Huckleberry the steer means so much to his mom that she calls him “my savior.”
So when Huckleberry turned 1 on November 26, Rachel Beasley wanted to make it a very special day.
“He will never know how much I needed him,” Beasley told The Dodo. “I needed him in my life.”
Huckleberry was just 2 days old when his mother unexpectedly died, almost exactly a year ago.
“We believe Huckleberry’s mom consumed a toxic amount of acorns,” Beasley said. “I am comforted by the fact that she didn’t suffer long and her death gave my sweet boy a chance for a very long life.”
Beasley, who works as an operating room nurse, lives on 38 acres in southwest Virginia.
She shares this property with a big menagerie of rescue animals, including several dozen chickens, five pigs, four cats, four dogs and two elderly sheep. Beasley’s dream is to one day open an animal sanctuary.
Complicating things, she shares the property with her father’s animals — cows and bulls being raised as livestock, not as pets. It took Beasley a long time even to tell her dad she’d become a vegetarian.
“He’s had them since long before I was born. But they have lots of pasture and are well cared for, unlike many others,” Beasley said. “He doesn’t understand, but he mostly respects me.”
Huckleberry’s mother was one of Beasley’s father’s cows. When she died, and Beasley began to bottle-feed the calf, Huckleberry became hers.
“With him being a bottle baby there was no question,” she said.
Beasley grew especially attached to Huckleberry because he needed her just when she was losing another of her beloved pets — Grace, an elderly sheep, whom Beasley describes as “one of the great loves of my life.”
“Grace loved attention and would come running to me anytime I was in the field. I could tell you Grace stories all day, but trust me when I say she was incredibly special,” she said.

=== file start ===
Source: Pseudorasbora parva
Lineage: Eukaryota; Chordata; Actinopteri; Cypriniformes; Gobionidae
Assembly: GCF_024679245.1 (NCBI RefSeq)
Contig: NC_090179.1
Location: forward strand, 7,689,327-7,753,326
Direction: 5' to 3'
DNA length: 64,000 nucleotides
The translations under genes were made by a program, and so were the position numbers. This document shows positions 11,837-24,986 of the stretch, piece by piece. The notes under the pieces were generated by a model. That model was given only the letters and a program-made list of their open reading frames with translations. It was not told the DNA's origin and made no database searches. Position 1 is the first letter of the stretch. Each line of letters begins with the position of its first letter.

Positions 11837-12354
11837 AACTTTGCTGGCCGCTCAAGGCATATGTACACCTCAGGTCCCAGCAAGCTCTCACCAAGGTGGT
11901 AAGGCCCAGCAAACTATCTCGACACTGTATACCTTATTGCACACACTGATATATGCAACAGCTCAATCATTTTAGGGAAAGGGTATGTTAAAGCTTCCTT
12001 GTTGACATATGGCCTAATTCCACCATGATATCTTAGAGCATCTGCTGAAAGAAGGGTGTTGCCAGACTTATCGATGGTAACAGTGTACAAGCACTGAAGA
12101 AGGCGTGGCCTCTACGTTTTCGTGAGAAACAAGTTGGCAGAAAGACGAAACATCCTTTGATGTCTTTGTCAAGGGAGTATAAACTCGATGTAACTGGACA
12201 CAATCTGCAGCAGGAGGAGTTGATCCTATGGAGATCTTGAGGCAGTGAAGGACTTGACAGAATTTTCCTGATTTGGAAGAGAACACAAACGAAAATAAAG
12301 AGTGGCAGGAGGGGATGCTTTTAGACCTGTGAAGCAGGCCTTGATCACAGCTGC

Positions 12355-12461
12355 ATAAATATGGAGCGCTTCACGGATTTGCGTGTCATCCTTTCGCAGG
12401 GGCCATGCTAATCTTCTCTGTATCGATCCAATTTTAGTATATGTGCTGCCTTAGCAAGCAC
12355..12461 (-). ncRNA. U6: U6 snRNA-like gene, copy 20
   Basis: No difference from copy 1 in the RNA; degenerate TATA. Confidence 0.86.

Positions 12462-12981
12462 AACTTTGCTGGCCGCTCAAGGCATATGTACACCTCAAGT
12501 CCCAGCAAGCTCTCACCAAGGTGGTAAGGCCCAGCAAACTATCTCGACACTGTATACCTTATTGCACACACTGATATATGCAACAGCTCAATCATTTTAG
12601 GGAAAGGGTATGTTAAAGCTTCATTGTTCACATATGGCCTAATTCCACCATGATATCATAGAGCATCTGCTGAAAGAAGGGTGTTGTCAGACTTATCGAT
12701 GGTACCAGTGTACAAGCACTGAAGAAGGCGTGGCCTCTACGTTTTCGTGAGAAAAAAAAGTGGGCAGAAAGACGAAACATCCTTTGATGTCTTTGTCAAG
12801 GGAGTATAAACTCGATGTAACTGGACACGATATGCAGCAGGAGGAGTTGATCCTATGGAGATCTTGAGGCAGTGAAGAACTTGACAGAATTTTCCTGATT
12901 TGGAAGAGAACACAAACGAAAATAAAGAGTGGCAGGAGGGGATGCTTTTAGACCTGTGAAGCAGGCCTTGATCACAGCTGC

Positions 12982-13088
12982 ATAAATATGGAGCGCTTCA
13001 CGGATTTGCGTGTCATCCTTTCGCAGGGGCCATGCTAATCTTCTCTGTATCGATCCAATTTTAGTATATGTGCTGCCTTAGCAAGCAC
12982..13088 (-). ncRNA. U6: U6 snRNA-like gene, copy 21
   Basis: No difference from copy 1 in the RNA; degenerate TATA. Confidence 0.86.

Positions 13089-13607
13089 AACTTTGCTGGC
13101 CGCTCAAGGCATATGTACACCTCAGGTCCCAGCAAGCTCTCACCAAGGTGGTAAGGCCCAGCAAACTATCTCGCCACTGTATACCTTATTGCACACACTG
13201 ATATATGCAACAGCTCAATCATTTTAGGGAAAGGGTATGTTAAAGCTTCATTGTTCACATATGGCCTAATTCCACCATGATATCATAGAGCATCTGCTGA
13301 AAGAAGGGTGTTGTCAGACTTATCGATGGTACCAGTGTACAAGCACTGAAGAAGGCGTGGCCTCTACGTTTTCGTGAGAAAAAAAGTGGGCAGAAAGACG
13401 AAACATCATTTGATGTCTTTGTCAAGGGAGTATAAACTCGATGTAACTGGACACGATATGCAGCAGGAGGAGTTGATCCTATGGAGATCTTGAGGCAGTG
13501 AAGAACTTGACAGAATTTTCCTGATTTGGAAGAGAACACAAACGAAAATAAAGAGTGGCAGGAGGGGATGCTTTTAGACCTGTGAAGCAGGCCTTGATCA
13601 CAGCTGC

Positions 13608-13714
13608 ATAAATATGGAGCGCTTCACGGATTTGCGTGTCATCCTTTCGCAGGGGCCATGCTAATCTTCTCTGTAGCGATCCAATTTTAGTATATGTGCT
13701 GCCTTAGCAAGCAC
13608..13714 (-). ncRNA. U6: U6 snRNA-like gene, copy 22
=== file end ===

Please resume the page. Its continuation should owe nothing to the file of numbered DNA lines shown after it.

Grace was 16 years old, a half-decade older than a sheep’s average life span. Her health was declining, and Beasley’s heart was breaking.
“I spent hours laying with her in the field and barn and had the vet out multiple times,” she said. “Grace was going downhill when Huckleberry arrived.”
Grace died on December 15. Tending to Huckleberry helped ease some of the pain.
“I bottle-fed Huckleberry twice a day, much longer than necessary,” Beasley said. “I honestly still miss bottle-feeding him. I don’t have any human kids but it was such a special time with myself and Huckleberry. My favorite memories are calling him and having him come running to me for his bottle.”
Huckleberry is a sweet, happy boy who loves to eat and get scratches. Beasley’s love for him has only grown since he was a baby.
His first birthday was poignant for her as the anniversary of when this creature came into her life, and when another left her.
Beasley and Huckleberry wore matching birthday hats for the occasion. After trying — but failing — to find a cow-safe birthday cake recipe, she settled on giving Huckleberry “lots of treats and love.” Huckleberry liked it, same as he likes everything Beasley does for him.
“It was emotional for me remembering him coming to me and reflecting on the last year,” Beasley said. “I so needed that precious boy. He enjoys every day of his life.”